Dr Katherine Ibbett
Reader in Early Modern Studies
Research areas: I work on seventeenth century literature, culture and political thought; I’m also interested in the period’s relation to the religious wars of the late sixteenth century. My first book was on neoclassical theatre and theories of political action, but lately I’ve been working on a broader range of genres considered in the light of histories of affect or emotion.
I’m now completing a book manuscript stemming from that work: Compassion’s Edge: Fellow Feeling and Its Limits in Early Modern France. The book draws on varied materials – novels, tragedies, paintings, religious treatises – to pursue the political inflections of the language of fellow-feeling that flourished in the century or so after France’s wars of religion. This is not an optimistic book: I suggest that far from demonstrating kindliness toward the other, the language of compassion has historically pointed to a fracture in the social bond.
For future projects, I’m plotting a book on rivers in early modern France and its colonial projects.
I’m also very much interested in dialogues between early and late modern thought. With Hall Bjornstad of Indiana University, I have recently edited a volume on Walter Benjamin's Hypothetical French Trauerspiel, which appeared with Yale French Studies in December 2013. Benjamin’s work on the German mourning drama or Trauerspiel has been hugely influential for theorists and theatre scholars, but we were drawn especially to Benjamin’s assertion that he also wanted to tackle an early modern French Trauerspiel, a notion that sits uneasily – productively uneasily, we thought – with the way in which scholars think about French theatre. We invited a team of leading scholars of early modern Europe to take their cue from Benjamin and build a hypothetical French Trauerspiel. The volume restores early modern France back to its place at the center of post-modern theoretical debates about the vexed origins of the modern world.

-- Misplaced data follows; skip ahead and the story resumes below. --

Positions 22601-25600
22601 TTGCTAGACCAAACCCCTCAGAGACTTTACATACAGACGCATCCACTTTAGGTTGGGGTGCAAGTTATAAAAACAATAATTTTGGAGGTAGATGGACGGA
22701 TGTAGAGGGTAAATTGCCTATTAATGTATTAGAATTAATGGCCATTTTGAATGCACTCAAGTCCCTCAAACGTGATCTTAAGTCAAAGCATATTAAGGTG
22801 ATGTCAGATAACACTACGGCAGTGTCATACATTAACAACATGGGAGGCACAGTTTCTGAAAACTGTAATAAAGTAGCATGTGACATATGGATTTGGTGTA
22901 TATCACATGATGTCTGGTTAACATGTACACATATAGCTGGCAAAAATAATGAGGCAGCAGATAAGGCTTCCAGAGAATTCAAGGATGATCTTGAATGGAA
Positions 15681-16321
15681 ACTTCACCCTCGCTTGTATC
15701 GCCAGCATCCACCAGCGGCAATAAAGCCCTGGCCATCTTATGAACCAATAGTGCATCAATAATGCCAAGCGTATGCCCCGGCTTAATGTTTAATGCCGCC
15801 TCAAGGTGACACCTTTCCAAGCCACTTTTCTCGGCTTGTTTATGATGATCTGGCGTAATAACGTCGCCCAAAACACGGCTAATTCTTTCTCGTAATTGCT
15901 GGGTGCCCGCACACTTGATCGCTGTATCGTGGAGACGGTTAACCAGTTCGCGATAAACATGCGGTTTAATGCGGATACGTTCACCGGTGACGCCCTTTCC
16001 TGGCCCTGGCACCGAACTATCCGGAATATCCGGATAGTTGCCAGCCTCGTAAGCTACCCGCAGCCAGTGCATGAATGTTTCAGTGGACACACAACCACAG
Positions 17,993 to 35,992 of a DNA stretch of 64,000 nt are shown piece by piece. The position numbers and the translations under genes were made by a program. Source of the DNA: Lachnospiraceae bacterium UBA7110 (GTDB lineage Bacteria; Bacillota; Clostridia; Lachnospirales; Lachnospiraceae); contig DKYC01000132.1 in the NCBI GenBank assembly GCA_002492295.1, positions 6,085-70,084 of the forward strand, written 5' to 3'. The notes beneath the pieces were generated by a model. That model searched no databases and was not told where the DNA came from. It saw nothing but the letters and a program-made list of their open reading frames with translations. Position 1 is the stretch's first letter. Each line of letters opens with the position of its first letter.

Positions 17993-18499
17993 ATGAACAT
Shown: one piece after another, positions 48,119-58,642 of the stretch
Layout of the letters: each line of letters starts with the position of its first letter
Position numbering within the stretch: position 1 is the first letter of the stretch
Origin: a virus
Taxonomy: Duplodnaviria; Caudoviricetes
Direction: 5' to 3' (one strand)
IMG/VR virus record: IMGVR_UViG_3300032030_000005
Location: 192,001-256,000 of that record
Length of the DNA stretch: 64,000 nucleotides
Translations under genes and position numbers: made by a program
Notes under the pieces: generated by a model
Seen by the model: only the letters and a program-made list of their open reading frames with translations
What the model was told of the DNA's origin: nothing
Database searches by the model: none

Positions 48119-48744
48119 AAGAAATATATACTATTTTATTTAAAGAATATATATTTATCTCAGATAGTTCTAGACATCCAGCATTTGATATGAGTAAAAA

I received my PhD from Berkeley and then taught at Michigan; I moved to the UK in 2009 but in 2012-13 was a Fellow of the Radcliffe Institute for Advanced Studies at Harvard: http://www.radcliffe.harvard.edu/people/katherine-ibbett
I am also editor of the journal Seventeenth-Century French Studies.
Publications include :
“Being Moved: Louis XIV’s Triumphant Tenderness and the Revocation of Nantes,” Exemplaria 26.1 (Spring 2014): 16-38.
Walter Benjamin’s Hypothetical French Trauerspiel, co-edited with Hall Bjornstad, special issue of Yale French Studies 124 (2013)
“Mon ami, ce héros.” in Le personnel du théâtre de Pierre Corneille, ed. Myriam Dufour- Maître (Rouen: Presses Universitaires de Rouen, 2013)
“The Proof is in the Printing: Madame de Villedieu and the Language of Logic.” In Method and Variation: Narrative in Early Modern French Thought ed. Emma Gilby and Paul White (Oxford: Legenda, 2013)
“Still No Subject: Early Modern Theater Seen From French.” in What is Renaissance Drama? eds. Jeffrey Masten and William West. Special issue of Renaissance Drama 40 (2012): 161-169
• "Reconfiguring Martyrdom in the Colonial
Context: Marie de l'Incarnation." Empires of God: Religious Encounters in the Early Modern Atlantic, eds. Linda Gregerson and Susan Juster (December 2010,
University of Pennsylvania Press), 175-190
• "Italy and France, or How Pierre Corneille Became an Anti-Machiavel" in Italy in the Drama of Europe, eds. Albert Russell Ascoli and William West. Special issue of Renaissance Drama 36/37 (2010): 379-395
• The Style of the State in French Theater, 1630-1660: Neoclassicism and Government (Ashgate, 2009)
• "Pity, Compassion, Commiseration: Theories of Theatrical Relatedness." Seventeenth-Century French Studies 30: 2 (2008): 196-208
• "Who Makes the Statue Speak? Louis XIV and the plainte des statues." Word & Image 24:4 (2008):427-438
• "Heroes and History’s Remainders: The Restes of Pierre Corneille." Modern Language Quarterly 69:3 (September 2008): 353-366
• "Productive Perfection: The Trope of the River in Political Writing." Studies in Early Modern France 12, special issue on "Perfection" (2008): 45-58
• "The Politics of Conservation in Corneille’s Théodore: Dramatic Action and Reason of State." Romance Studies 25:3 (July 2007): 163-173
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